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Best Practices for Standard Work Documentation

Posted by Maggie Millard

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Jul 5, 2018 8:11:00 AM

Orange Tips and Tricks Button on Computer Keyboard. Internet Concept.In his book, Standardized Work with TWI: Eliminating Human Errors in Production and Service Processes, Bartosz Misiurek writes, “Standard work is a process where you describe the best way of performing a given operation, improve this way, and train operators on it. As simple as it is to summarize, it is not as easy as it seems to execute.”

We couldn’t agree more. That’s why even though most leaders agree that process standardization is essential for producing quality, predictable results, when you pull back the covers, many organizations do not have standard work documented at all or have poor processes in place for keeping it accurate and up to date. That’s a shame because, without a solid foundation upon which to build and measure, improvement is elusive. We work with companies every day that have been through the process of implementing and socializing standard work. This post contains the best advice for standard work documentation that provides substantial value.

Involve the people who will do the work in developing and documenting the standard

Managers and supervisors can undoubtedly lead the discussion, but it is the people who perform the tasks in any given process who should produce the standard work documents. This is important because they have the best insight into what is done and why. It also matters because involving people in the standard work definition process helps them feel a sense of ownership and engagement.

Another benefit is that sometimes the act of merely defining the current state of a process reveals problems and opens up areas of questioning and exploration that might otherwise have been ignored. If the people doing the work can’t agree on the current process, that tells you something significant. Keep in mind that the standard should be specific and scientific. If there isn’t data to back up assumptions about the best way to complete a task, this is an excellent time to find a way to get it.

The documents should be detailed and complete, but not overly complex

It is essential to clearly document every activity in which variation could impact the end result of the process. However, you don’t want to clutter up the standard with a ton of information about tasks that don’t have a process impact. Focus on the key activities and make sure that the standard work documentation is clear and complete.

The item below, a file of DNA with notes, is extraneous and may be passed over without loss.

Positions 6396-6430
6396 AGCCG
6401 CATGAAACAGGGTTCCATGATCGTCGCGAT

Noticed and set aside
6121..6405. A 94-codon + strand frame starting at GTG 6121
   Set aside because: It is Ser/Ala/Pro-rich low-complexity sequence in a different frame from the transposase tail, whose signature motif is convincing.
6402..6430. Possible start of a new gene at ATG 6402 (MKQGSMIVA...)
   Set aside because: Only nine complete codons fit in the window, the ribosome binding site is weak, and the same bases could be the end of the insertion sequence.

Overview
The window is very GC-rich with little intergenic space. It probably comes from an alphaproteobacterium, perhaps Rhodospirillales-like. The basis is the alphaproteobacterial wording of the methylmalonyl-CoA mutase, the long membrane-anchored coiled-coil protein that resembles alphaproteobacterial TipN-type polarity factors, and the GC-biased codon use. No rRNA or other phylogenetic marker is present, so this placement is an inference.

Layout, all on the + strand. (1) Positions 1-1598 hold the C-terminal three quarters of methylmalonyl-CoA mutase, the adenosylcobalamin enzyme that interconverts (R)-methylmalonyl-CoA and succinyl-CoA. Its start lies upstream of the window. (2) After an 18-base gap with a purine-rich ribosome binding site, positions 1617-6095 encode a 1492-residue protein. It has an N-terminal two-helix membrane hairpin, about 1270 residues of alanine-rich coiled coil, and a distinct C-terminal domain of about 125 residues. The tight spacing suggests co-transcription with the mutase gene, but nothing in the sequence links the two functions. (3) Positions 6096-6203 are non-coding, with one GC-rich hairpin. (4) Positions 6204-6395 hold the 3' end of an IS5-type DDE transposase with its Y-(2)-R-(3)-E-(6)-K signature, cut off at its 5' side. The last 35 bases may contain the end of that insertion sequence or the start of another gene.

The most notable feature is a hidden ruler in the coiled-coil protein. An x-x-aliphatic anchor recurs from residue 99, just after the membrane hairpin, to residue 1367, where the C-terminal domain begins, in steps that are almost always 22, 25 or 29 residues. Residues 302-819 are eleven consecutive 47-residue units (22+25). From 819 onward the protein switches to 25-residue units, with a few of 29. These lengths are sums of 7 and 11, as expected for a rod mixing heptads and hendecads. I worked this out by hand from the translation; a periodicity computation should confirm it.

Use visualizations when they can be helpful

Pictures, charts, graphs, and other displays can be beneficial in bringing your standard work documentation to life. Their value will vary based on the process, but make sure that some form of visualization is at least considered during the creation of the standard.

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Make the documentation accessible in the place where the work is done

Team members might not need to reference the standard work documents every day, but they should be readily available whenever they are needed. Improvement management software is an excellent approach for storing, sharing, and managing standard work documentation. That approach puts it right at your team’s fingertips whenever a change to the current process is considered.

Set a cadence for review

The biggest mistake we see companies make when it comes to standard work is pure neglect. They do a good job of defining the current process but allow changes to be made without the necessary updates. After a while, the standard is out-of-date and useless. This should be avoided in a couple of ways. First, every suggested process change should trigger a review of the standard work. Next, a regular interval for analysis should be followed even if changes aren’t made. That will help ensure that the standard is consistently applied and fresh in the minds of each employee.

Create a procedure for exception handling and recording

No matter how carefully you document the standard and keep it updated, there will be times when exceptions arise. Perhaps the typical raw materials aren’t available, or timelines need to be adjusted for an unusual situation. Have a plan in place to react to and document ad-hoc process changes in these (hopefully rare) cases. Describe what temporary changes will be made and communicate a plan for returning to the standard when the unusual conditions have passed.


If you follow these tips, your standard work documentation will stay in sync with reality and become a valuable tool for process improvement and employee training.

Topics: Daily Lean Management, Improvement Process, Improvement Methodology

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